Friday May 4, 2012 at 7:30pm
We hear plenty about celebrity pre-nuptial agreements in the media. Whilst I’m not about to discuss the merits or otherwise of those, I do think there is plenty of merit in what could be called a business ‘pre-nup’. What I’m referring to is a shareholders’ agreement.
A shareholders’ agreement is an agreement between all or some of the members of a limited company. In such an agreement the shareholders can deal with issues which either aren’t covered by the articles of association of the company or by the law – primarily the Companies Act, - or they can vary what would otherwise be implied. The key point is that the shareholders can decide in advance how they want the company to be run and what should happen in certain situations.
You might think that a shareholders’ agreement isn’t necessary for friends or family members going into business together, but I couldn’t disagree more. I have heard of so many cases where former friends, colleagues and family members have gone into business together and don’t think they need an agreement because they are all in agreement about the business – until they aren’t!
To take the pre-nup analogy to its ultimate conclusion – when a corporate ‘divorce’ is looming because there is a major disagreement over something to do with the company, it’s so common to find that those people who were so sure that they all agreed in fact all have very different ideas about what should happen. If only they had treated going into business as exactly that rather than an extension of their friendship or family life, they might have been more objective about it.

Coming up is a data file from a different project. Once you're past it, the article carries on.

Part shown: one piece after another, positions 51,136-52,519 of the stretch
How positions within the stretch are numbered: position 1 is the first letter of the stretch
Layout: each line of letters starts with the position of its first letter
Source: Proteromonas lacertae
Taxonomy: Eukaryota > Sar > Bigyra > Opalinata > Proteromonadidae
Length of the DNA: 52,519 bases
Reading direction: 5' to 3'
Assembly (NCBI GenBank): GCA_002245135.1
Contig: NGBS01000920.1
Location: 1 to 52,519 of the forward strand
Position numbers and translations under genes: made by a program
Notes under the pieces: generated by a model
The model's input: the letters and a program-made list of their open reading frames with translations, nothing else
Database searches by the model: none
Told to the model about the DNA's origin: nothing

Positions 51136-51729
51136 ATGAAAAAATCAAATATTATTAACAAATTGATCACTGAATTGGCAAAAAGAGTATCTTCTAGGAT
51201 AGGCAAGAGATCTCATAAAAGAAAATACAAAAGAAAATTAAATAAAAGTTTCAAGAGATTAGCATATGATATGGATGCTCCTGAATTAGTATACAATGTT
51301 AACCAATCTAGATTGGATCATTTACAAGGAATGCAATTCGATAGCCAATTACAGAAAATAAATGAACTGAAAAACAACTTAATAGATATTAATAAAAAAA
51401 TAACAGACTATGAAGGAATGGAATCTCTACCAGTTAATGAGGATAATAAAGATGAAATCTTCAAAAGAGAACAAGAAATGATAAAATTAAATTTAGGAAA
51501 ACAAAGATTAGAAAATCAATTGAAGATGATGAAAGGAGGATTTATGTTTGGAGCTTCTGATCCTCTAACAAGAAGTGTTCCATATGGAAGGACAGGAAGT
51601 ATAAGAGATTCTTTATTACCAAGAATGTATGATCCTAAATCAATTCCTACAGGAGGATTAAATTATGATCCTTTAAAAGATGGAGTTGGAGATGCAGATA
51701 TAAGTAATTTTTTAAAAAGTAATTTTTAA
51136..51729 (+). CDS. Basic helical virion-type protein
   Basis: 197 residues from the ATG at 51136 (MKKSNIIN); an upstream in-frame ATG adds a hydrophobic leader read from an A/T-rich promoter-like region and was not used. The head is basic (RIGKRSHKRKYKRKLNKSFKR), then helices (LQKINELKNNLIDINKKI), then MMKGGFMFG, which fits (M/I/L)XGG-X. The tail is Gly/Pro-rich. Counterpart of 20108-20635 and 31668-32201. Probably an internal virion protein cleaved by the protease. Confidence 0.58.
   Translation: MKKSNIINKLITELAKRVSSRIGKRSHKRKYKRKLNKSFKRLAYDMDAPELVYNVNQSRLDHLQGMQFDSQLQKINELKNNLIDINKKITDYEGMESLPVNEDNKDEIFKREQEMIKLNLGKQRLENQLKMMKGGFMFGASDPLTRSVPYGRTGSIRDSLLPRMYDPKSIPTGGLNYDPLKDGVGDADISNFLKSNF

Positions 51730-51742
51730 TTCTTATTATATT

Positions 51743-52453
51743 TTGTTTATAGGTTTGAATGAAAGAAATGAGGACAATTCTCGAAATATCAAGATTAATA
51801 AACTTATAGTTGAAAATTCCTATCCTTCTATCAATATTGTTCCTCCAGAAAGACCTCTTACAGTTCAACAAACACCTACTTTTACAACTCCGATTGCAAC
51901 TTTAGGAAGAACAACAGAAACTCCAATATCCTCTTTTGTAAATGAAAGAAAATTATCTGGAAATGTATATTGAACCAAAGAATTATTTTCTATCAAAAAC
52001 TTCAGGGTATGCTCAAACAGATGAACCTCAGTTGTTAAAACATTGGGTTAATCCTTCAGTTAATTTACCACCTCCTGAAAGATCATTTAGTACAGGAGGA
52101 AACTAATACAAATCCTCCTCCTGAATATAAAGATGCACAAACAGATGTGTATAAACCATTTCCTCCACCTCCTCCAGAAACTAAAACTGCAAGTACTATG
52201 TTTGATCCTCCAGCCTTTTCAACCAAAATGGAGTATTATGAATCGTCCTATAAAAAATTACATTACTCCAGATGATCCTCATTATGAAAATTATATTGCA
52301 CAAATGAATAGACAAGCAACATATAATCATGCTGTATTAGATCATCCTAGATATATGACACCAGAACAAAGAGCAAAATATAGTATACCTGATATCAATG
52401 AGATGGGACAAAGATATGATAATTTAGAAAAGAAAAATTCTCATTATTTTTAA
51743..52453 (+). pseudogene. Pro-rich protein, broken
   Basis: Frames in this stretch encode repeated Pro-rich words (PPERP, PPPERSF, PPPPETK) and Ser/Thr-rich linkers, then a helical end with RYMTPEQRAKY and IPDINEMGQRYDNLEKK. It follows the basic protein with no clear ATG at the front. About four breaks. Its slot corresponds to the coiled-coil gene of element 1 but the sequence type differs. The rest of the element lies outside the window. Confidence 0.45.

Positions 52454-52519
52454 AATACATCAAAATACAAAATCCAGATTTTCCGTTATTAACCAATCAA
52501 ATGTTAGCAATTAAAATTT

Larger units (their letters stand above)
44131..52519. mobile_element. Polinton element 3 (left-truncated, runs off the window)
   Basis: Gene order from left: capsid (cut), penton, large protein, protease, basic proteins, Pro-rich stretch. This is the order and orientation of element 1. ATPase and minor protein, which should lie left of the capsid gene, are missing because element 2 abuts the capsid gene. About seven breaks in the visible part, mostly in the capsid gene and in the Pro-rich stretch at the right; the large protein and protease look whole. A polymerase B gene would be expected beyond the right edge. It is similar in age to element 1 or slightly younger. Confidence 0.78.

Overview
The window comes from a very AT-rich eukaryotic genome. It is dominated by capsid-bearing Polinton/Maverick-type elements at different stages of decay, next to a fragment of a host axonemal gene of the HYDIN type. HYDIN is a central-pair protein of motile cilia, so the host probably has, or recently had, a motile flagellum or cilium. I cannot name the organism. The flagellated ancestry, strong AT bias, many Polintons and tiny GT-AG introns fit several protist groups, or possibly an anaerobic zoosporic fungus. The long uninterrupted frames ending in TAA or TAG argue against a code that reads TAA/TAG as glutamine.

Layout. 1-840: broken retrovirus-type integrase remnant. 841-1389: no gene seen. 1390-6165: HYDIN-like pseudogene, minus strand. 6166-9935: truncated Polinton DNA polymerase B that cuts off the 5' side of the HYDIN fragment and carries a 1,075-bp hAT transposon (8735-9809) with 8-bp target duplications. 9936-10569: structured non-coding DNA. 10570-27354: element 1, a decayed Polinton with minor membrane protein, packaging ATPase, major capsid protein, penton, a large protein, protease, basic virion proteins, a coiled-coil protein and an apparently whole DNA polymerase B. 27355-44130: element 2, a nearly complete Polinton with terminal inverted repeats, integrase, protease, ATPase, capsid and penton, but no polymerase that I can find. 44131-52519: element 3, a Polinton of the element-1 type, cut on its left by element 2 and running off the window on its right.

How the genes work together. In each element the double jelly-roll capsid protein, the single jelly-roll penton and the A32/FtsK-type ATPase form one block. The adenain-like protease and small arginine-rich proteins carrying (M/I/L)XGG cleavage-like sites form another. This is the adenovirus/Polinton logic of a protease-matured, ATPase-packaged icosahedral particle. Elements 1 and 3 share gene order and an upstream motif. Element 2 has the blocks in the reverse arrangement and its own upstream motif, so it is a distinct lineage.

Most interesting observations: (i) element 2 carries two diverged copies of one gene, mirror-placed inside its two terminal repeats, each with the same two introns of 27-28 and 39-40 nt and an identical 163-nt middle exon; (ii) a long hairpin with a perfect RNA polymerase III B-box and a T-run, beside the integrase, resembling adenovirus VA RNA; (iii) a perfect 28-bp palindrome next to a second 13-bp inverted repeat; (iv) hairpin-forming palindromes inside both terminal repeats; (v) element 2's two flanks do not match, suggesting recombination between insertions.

Going into business requires a commercial approach. What each of the parties involved in the business venture needs to do is to identify their expectations and make sure they match those of the others. In some respects this is even more important when the business partners are already friends or related because there will be existing dynamics from that relationship which might adversely influence the business venture if not addressed right at the start. Unfortunately I tend to find that people in these situations can tend to be more reluctant to deal with the issue rather than more willing. The sad part about it is that when a dispute arises in such cases it can be all the more acrimonious. The result can be loss of previously longstanding friendships and bitter family feuds – not to mention the impact on the business.
Many disputes could be avoided by taking legal advice and drawing up a shareholders’ agreement. So my advice would be to take advice on the sorts of issues that might need to be addressed and have it documented in a shareholders’ agreement. Treat the business venture like a business and keep your friendships and family relationships intact!
Commercial Solicitor, Birmingham
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